will be paid to the development of Internet-based communication and information
management between the state and local governments. The development of databases will be
continued with an objective to ensure integrity, availability and interoperability of data. In
order to increase the quality of leadership and management in the public sector, operational
information systems will be created for compiling the activity statistics and financial
information of ministries and state agencies.
- Position at the international arena – steps will be taken to maintain the high international
reputation that Estonia has acquired as an eState. Attention will be paid to the need to promote
and disseminate innovative concepts and standards elaborated in Estonia so as to ensure
European-wide use for these.

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- eInclusion – public sector web pages that have been created with the aim of informing the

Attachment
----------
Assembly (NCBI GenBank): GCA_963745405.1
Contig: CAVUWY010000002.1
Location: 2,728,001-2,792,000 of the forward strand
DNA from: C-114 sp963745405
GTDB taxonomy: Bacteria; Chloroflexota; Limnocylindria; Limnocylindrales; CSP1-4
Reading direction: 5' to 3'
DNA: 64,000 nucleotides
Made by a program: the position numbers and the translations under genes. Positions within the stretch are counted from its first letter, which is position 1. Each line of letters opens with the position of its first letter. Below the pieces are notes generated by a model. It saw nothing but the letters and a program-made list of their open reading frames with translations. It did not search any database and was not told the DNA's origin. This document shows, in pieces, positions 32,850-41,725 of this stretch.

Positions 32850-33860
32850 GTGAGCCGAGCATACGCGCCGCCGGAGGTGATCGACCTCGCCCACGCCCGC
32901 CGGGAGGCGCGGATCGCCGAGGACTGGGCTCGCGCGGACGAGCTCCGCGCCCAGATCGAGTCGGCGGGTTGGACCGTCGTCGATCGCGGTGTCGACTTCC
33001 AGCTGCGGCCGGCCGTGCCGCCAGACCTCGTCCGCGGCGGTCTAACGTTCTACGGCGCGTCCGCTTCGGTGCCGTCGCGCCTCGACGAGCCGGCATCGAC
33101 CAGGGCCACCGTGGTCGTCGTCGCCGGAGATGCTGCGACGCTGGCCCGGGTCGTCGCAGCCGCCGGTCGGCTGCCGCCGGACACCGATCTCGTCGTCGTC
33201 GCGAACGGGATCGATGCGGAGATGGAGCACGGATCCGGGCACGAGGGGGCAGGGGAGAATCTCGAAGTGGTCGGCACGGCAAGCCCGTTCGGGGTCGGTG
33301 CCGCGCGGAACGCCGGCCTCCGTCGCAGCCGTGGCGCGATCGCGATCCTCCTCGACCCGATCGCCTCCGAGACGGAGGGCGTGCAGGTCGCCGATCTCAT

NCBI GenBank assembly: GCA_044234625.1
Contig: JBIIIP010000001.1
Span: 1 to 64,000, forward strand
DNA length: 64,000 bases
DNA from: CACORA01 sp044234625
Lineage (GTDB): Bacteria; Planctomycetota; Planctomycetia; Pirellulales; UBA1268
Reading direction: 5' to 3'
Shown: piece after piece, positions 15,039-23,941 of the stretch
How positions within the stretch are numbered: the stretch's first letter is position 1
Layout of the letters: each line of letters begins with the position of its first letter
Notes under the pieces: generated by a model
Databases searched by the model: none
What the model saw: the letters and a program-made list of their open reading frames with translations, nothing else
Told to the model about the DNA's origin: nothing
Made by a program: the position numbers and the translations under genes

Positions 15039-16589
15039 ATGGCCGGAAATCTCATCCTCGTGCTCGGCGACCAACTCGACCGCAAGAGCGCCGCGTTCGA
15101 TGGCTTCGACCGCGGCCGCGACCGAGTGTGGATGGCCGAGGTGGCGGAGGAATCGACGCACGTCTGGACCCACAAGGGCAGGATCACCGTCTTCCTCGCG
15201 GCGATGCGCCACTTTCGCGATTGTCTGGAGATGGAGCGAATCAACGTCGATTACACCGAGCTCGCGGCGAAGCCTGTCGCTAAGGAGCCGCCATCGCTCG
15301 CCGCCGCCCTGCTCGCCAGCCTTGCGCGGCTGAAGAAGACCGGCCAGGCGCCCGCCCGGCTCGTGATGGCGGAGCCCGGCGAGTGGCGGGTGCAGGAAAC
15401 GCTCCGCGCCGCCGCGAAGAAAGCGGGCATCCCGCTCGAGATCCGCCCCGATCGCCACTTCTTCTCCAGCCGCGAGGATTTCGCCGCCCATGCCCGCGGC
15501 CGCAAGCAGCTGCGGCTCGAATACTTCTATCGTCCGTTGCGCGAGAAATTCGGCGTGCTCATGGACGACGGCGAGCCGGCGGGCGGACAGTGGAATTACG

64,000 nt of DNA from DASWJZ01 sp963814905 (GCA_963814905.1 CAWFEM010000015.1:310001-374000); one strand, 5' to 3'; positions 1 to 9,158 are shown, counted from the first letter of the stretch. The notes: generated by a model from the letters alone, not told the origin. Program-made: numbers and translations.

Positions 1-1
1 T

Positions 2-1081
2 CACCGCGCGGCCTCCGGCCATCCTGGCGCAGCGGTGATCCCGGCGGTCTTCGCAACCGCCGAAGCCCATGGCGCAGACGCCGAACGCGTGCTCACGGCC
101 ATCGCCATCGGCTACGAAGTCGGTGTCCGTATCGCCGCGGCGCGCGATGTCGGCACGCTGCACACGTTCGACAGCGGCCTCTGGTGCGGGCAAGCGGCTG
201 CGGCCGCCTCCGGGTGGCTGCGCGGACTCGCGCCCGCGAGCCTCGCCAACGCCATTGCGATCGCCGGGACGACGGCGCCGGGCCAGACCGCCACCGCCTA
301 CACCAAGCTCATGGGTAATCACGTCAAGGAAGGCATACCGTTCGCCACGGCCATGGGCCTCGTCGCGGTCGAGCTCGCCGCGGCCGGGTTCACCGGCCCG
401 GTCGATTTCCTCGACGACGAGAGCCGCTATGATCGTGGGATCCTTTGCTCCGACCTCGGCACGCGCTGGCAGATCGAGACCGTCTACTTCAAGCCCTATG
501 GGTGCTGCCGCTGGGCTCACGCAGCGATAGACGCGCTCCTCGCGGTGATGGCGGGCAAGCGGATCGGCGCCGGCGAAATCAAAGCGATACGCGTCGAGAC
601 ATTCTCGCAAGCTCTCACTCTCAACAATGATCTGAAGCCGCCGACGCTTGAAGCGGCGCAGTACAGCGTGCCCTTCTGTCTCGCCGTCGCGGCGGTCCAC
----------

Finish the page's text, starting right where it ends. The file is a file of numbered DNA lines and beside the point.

wider public and provide eServices for citizens and enterprises will be brought in accordance
with the Web Accessibility Initiative Guidelines

The implementation of the information policy is based on information policy action plans, drafted at
the beginning of each year, setting out activities that different state agencies are planning to initiate for
the development of the information society. The action plans that state responsible authorities,
expected outputs and evaluation of finances are submitted to the Government of the Republic for
approval before the drafting of the state budget and will be considered when compiling the state
budget strategy.

The Public Information Act (PIA) took effect in 2001. The Act covers state and local agencies, legal
persons in public law and private entities that are conducting public duties including educational,
health care, social or other public services. National and local government departments and other
holders of public information have the duty to maintain websites and post an extensive list of
information on the Web including statistics on crime and economics, enabling statutes and structural
units of agencies; job descriptions of officials; their addresses, qualifications and salary rates, budgets,